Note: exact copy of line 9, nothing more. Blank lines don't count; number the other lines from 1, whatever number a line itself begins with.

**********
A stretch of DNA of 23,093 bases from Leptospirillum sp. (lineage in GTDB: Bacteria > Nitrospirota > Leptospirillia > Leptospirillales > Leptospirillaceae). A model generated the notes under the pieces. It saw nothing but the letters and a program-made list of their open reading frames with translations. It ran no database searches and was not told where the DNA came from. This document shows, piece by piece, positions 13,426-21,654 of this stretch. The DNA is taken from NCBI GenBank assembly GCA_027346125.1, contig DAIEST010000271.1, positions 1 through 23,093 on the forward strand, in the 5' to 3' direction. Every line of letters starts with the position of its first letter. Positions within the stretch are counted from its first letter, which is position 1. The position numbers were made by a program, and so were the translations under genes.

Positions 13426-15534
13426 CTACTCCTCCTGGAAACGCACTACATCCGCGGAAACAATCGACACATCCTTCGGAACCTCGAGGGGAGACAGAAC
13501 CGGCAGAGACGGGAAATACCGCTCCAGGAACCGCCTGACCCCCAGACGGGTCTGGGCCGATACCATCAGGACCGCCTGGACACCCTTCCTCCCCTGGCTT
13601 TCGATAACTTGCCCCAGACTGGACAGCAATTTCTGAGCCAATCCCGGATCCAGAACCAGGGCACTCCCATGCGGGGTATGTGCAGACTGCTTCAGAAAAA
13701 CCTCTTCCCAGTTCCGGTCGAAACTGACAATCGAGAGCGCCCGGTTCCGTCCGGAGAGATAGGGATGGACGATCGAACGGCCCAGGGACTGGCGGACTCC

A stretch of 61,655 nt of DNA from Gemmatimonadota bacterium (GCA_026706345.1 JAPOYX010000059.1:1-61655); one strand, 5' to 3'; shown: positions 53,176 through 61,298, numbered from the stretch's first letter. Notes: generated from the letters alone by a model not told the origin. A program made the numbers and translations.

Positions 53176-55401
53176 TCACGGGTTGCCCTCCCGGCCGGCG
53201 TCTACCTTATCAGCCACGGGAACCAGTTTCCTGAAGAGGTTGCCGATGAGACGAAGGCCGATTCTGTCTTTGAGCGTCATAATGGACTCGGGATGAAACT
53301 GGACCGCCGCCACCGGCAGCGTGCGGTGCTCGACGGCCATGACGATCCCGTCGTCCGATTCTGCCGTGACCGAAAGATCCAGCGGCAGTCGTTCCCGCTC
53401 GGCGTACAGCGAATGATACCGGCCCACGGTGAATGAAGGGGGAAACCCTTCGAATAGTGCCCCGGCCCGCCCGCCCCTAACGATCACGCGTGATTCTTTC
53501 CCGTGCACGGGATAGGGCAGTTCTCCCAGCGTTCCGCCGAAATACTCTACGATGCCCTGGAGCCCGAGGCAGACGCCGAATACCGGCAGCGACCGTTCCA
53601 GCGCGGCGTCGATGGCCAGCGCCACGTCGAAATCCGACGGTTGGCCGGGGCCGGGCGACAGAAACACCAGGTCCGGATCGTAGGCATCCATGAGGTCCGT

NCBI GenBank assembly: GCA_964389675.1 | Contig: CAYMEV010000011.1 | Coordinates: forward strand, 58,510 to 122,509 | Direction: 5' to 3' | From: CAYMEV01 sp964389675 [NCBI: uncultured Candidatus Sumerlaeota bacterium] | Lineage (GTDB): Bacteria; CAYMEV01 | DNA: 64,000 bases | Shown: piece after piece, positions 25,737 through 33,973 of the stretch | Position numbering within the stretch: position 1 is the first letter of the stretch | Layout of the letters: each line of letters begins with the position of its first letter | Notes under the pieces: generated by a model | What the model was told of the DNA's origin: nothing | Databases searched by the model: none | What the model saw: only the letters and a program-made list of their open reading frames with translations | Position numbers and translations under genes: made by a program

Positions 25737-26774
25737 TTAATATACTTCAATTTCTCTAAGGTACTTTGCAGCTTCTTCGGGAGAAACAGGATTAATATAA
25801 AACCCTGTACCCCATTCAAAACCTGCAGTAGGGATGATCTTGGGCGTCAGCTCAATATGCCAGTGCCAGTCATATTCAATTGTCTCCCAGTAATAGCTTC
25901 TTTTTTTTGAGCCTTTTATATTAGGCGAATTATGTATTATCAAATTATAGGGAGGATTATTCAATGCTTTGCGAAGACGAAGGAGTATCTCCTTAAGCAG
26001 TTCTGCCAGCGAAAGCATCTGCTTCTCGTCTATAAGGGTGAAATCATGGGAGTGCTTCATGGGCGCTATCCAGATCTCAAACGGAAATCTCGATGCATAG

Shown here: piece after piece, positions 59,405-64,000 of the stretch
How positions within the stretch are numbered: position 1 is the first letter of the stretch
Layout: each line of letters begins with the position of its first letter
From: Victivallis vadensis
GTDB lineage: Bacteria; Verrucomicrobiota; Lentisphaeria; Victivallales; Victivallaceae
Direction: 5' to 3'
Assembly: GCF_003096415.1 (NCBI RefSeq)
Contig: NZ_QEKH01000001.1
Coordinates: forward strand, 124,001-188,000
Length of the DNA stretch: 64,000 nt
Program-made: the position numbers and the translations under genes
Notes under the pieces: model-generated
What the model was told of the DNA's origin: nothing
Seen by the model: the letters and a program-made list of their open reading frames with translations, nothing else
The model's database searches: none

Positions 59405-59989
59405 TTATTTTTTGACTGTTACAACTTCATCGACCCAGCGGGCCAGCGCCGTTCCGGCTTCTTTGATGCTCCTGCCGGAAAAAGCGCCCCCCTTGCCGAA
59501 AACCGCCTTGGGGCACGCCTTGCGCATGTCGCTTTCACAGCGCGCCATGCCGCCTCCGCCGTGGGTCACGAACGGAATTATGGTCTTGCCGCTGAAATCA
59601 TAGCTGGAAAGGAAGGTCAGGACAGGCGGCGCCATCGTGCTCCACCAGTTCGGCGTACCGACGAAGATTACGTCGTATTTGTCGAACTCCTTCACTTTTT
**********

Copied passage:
53176 TCACGGGTTGCCCTCCCGGCCGGCG